Marines.Together We Served

Monday, November 27, 2006

World War III? (Part II)

Picking up from two weeks ago, I had written about wars and the ways nations typically find themselves embroiled in them. What I have presented in the previous article and what you will read now are the ways the United States has become ensnared in various major wars during her history.

Just after the conclusion of WWII, the United States found itself confronted on the world-wide scene by a muscular, robust Soviet Union. When the Tsarist regime was toppled in 1917, communist forces, under the leadership of Vladimir Lenin, established a new political government known as Communism. Communism spread rapidly, incorporating the basic teachings of Karl Marx. This form of Communism became known as Leninism. This set in motion a movement under the general banner of Communism which has caused the United States decades of challenges and problems.

Ironically, though the United States was ardently opposed to Communism, the Soviet Union became an ally during WWII in our struggle against Hitler and the Third Reich. So devastating was the German military advance into Soviet Russia that it is said that the Soviet Union lost an entire generation of men. Because we shared a common enemy (in this case, Hitler’s Germany), we were allies. But we were not friends. The old adage is true, “My enemy’s enemy is my friend.”

Since the Second World War allowed the Soviets to become a world force, they made moves into Asia: specifically, China. Communism had made huge inroads into China during the 1920s & 30s. Chiang Kai-shek, became the ruler of China in the 1920s. He attempted to eradicate Communism from China during a twenty-two-year-long civil war. The Communist Chinese prevailed and took control of this massive country in 1949. Chiang Kai-shek took his military forces and retreated to Taiwan. It was his dream to rebuild his army and retake what was now known as The Peoples Republic of China. We in the West have called it “Red China,” the color associated with Communism. As a kid in the 50s there was a common saying: “I’d rather be dead than Red!” My first roommate in college in 1966 was a Chinese kid from Taiwan. He was an ardent follower of Chiang Kai-shek, believing he would return to Taiwan to join his leader in militarily retaking China.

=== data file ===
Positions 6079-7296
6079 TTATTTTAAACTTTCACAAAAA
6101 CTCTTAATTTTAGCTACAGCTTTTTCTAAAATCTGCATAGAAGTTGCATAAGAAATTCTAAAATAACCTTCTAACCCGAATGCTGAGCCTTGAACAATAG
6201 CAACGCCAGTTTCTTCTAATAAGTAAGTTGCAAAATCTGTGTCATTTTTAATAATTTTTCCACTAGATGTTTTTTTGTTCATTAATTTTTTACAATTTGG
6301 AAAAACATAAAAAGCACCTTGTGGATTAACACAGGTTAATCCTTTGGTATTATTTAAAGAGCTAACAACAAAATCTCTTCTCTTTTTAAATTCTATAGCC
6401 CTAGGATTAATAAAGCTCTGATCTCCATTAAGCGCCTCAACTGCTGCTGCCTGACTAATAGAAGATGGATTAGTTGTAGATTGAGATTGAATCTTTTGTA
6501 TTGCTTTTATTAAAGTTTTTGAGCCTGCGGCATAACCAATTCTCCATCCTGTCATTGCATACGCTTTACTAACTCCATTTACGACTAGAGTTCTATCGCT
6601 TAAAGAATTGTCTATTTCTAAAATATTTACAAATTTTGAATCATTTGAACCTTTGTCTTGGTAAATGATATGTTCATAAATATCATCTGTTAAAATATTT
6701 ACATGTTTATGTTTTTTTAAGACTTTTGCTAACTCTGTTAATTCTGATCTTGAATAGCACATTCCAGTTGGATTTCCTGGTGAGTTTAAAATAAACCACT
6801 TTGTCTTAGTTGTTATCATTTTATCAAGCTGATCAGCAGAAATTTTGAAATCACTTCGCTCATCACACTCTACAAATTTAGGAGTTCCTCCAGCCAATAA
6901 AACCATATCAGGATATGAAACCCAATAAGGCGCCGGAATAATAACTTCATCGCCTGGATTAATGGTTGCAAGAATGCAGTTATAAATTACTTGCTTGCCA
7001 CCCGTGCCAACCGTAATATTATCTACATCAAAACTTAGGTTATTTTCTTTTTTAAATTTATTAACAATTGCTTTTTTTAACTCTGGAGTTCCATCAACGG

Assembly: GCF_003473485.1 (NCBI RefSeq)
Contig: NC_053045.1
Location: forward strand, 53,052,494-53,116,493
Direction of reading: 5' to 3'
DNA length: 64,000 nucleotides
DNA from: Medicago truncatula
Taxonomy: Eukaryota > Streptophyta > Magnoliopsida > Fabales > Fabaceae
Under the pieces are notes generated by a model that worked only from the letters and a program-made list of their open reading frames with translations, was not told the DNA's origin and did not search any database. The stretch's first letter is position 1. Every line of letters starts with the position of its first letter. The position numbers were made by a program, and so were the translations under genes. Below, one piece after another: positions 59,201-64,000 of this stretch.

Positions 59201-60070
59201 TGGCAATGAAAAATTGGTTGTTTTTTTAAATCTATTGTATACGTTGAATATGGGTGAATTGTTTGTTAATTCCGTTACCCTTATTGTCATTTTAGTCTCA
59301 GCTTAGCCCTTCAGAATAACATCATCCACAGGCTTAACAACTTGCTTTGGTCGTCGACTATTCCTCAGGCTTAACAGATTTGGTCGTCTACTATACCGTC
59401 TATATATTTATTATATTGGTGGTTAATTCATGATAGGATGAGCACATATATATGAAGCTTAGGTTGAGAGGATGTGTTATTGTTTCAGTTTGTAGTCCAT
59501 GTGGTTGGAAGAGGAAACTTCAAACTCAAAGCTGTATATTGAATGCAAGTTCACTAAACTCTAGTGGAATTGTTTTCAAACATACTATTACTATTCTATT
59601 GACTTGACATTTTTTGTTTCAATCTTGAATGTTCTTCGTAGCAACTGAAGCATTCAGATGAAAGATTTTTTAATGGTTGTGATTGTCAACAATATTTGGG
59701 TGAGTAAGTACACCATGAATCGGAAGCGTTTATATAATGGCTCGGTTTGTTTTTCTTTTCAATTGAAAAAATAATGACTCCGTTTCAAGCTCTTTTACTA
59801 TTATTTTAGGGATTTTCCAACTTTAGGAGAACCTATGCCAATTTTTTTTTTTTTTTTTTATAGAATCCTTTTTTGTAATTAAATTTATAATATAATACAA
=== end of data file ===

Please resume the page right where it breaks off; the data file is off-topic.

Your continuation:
Once Communism was entrenched in China, it began to expand rapidly. The northern part of Korea embraced this philosophy, placing them at odds with their southern brothers. The United States, still recovering from the effects of WWII, was asked by the United Nations to help stop the spread of Communism in the Korean Peninsula. This led to the Korean War. After a back and forth struggle for several years, the “Forgotten War” as it was known, ended in a truce, with the geographic 38th Parallel line now separating the two nations of North Korea and South Korea. It should be pointed out that American forces were not just fighting North Korean troops, but Chinese troops as well. There were also Soviet advisors working with the North Korean and Chinese forces.

Communism was making its way into Indochina, (Vietnam, Cambodia and Laos). Northern Vietnam was coming under the influence of Communism. The southern portion of Vietnam was fearful of Communism’s advance. In the 1950s, President Dwight Eisenhower cautioned the U.S. against getting involved in a conflict in Southeast Asia. President John Kennedy provided American military advisors to the Diem regime in South Vietnam. However, South Vietnam’s President Ngo Diem, had lost influence with world leaders, and also with his own military. In a coup held November 2, 1963, Diem was assassinated. The U.S. had promised to stay out of the way. Oddly, President Kennedy was assassinated twenty days later.

Under President Johnson, the United States committed troops to South Vietnam in 1965. For the next ten years we fought a war in an effort to halt the spread of Communism. It was during President Nixon’s administration that the United States exited Vietnam, causing our Vietnam veterans to bear the scorn of having lost a war – something that had never happened in our country previously.

Now here’s a bit of history you may not be aware of. We, the United States, lost the Vietnam War. This is true. But it was not the military that lost the war. In fact, our military never lost a single battle in Vietnam. We lost this war back home. The American people grew tired of the war dragging on, with the nightly news giving the daily tally of dead American soldiers. Domestic concerns were taking center stage. We endured the assassinations of two dynamic and popular leaders: Bobby Kennedy and Dr. Martin Luther King. There was ongoing unrest on college campuses. Coupled with that was the racial unrest and rioting in the inner-cities. The counter-culture movement was in full swing with its free love, hedonistic lifestyle. Add to that the Watergate break-in with an increasingly paranoid President Nixon, and Vietnam was old and tired news.

This bit of historical background is important if we are going to understand where we are today, and how we got here. If the United States is going to survive a far graver threat than Communism, we had better wake up. The threats of world leaders and nations such as Hitler’s Nazi Germany, Hirohito’s Imperialist Japan, Lenin’s Soviet Union, Ho Chi Min’s Vietnam, Mao Zedong’s China, or any other dictatorial leaders, pales by comparison to the threat of radical Islamists.

This will be continued next week.

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